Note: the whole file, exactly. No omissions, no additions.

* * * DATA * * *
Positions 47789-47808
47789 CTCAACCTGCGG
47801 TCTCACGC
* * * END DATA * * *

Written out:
Positions 47789-47808
47789 CTCAACCTGCGG
47801 TCTCACGC